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Original Research

Lisdexamfetamine Dimesylate in Adults With Attention-Deficit/ Hyperactivity Disorder Who Report Clinically Significant Impairment in Executive Function: Results From a Randomized, Double-Blind, Placebo-Controlled Study

Lenard A. Adler, MD; Bryan Dirks, MD; Patrick F. Deas, BS; Aparna Raychaudhuri, PhD; Matthew R. Dauphin ,MS; Robert A. Lasser, MD; and Richard H. Weisler, MD

Published: July 15, 2013

Article Abstract

Objective: Behavioral rating scales that assess impairments in executive function commonly associated with attention-deficit/hyperactivity disorder (ADHD) may offer advantages over neuropsychological testing. The primary objective of this study was to evaluate the efficacy of lisdexamfetamine dimesylate for executive function deficits in adults with ADHD and clinically significant executive function impairment using self-reported Behavior Rating Inventory of Executive Function-Adult version (BRIEF-A) assessments.

Method: This randomized double-blind study, conducted between May 2010 and November 2010, screened at least 1 participant at 35 of 39 registered US clinical research sites. Adults (aged 18-55 years) with a primary ADHD diagnosis (meeting full DSM-IV-TR criteria) and executive function deficits (assessed by baseline BRIEF-A Global Executive Composite [GEC] T-scores of at least 65) were randomized to treatment with optimized lisdexamfetamine dimesylate (30 mg/d, 50 mg/d, or 70 mg/d; n = 80) or placebo (n = 81) during a 10-week double-blind treatment period. Outcome measures included the BRIEF-A scales (GEC, index, and clinical subscales).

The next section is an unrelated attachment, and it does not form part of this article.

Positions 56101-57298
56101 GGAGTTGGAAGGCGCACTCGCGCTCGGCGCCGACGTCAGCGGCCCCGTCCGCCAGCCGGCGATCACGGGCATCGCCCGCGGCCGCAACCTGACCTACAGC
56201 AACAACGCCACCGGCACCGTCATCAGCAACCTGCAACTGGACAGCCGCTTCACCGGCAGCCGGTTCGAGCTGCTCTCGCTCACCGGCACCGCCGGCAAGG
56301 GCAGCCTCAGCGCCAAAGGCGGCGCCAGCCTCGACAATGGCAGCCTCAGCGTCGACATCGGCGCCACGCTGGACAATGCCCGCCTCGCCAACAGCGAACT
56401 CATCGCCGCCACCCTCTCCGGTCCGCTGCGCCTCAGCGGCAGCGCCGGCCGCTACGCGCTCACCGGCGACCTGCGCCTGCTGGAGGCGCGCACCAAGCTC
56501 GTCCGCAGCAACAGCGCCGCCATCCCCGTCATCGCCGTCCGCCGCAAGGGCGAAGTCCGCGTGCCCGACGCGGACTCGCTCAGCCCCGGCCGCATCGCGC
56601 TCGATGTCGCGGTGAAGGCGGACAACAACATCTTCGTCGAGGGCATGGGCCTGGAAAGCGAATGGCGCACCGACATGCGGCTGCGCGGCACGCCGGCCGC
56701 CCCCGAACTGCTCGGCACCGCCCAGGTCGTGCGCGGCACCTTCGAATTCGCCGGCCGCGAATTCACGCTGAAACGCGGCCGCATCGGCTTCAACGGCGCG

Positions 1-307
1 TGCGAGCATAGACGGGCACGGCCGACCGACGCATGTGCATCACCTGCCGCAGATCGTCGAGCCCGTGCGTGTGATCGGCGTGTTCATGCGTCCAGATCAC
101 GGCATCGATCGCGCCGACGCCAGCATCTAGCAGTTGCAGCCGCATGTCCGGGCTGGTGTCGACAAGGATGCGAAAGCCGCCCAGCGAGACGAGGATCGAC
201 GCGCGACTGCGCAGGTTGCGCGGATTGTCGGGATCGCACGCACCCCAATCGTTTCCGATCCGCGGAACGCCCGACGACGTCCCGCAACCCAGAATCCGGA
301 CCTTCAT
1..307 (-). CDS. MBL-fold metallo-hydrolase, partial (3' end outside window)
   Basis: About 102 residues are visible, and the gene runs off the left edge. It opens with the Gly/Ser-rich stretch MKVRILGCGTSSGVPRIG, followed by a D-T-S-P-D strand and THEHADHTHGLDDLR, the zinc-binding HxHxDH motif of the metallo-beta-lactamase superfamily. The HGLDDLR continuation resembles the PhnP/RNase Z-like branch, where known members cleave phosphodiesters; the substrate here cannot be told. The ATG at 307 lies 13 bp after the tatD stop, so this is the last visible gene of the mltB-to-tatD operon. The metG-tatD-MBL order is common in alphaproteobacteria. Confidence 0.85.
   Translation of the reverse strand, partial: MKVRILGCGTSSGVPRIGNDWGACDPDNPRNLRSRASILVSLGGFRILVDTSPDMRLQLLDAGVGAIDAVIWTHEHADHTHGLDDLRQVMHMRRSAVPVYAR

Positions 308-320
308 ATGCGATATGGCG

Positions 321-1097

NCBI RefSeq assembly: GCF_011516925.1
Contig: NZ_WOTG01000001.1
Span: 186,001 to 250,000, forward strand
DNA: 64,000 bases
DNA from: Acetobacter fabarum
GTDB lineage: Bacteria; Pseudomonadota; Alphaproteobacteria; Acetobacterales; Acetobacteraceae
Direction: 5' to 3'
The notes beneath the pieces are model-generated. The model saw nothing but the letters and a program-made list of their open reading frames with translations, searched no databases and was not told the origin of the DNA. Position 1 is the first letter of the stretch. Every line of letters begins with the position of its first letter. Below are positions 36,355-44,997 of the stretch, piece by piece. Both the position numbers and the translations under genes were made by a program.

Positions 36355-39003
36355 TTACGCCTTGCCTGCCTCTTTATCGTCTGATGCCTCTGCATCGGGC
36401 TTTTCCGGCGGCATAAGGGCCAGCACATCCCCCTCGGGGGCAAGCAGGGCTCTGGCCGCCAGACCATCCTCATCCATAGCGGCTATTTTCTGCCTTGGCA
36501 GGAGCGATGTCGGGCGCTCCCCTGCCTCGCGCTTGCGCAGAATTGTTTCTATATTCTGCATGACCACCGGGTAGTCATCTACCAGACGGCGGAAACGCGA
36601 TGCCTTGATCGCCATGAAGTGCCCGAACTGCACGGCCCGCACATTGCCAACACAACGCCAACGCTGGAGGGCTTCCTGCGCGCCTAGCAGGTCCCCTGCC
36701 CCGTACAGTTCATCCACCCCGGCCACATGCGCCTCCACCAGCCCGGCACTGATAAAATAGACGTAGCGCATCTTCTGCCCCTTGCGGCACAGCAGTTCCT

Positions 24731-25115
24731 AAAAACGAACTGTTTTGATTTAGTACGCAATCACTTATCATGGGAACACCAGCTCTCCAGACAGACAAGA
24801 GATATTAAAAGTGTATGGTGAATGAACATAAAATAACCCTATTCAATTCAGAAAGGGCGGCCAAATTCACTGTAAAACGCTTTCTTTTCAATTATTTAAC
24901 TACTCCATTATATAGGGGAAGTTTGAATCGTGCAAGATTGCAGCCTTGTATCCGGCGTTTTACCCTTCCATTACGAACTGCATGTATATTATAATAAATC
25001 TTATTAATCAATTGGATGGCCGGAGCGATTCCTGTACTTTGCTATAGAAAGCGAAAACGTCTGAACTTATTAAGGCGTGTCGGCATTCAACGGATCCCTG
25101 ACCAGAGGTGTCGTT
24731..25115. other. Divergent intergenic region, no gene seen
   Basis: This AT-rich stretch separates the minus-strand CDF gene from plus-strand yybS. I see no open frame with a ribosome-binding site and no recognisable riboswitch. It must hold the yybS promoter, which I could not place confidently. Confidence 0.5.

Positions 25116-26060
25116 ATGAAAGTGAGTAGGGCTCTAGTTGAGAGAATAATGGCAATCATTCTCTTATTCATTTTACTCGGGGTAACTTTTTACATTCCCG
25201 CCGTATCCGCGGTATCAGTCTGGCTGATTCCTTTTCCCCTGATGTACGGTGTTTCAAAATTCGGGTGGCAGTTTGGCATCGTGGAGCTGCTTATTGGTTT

Results: At week 10 or at early termination, lisdexamfetamine dimesylate was associated with significantly greater reductions from baseline in mean BRIEF-A GEC T-scores than placebo (effect size, 0.74; P < .0001) and significantly greater reductions from baseline in mean T-scores for both BRIEF-A index scales (Behavioral Regulation Index and Metacognition Index) and all 9 clinical subscales (P ≤ .0056 for all). At week 10 or at early termination, mean T-scores for BRIEF-A indexes and clinical subscales were below levels of clinically significant executive function deficits (ie, < 65) with lisdexamfetamine dimesylate treatment. The mean (SD) GEC T-score was 57.2 (14.11) for the lisdexamfetamine dimesylate group and 68.3 (17.12) for the placebo group. The safety profile of lisdexamfetamine dimesylate was consistent with other long-acting psychostimulants.

Conclusion: Among adults with ADHD and clinically significant executive function deficits, lisdexamfetamine dimesylate was associated with significant improvements in self-reported executive function ratings.

Trial Registration: identifier: NCT01101022

J Clin Psychiatry 2013;74(7):694-702

Submitted: August 30, 2012; accepted March 4, 2013 (doi:10.4088/JCP.12m08144).

Corresponding author: Lenard A. Adler, MD, New York University School of Medicine, 650 First Ave, 7th Fl, New York, NY 10016 (

Volume: 74

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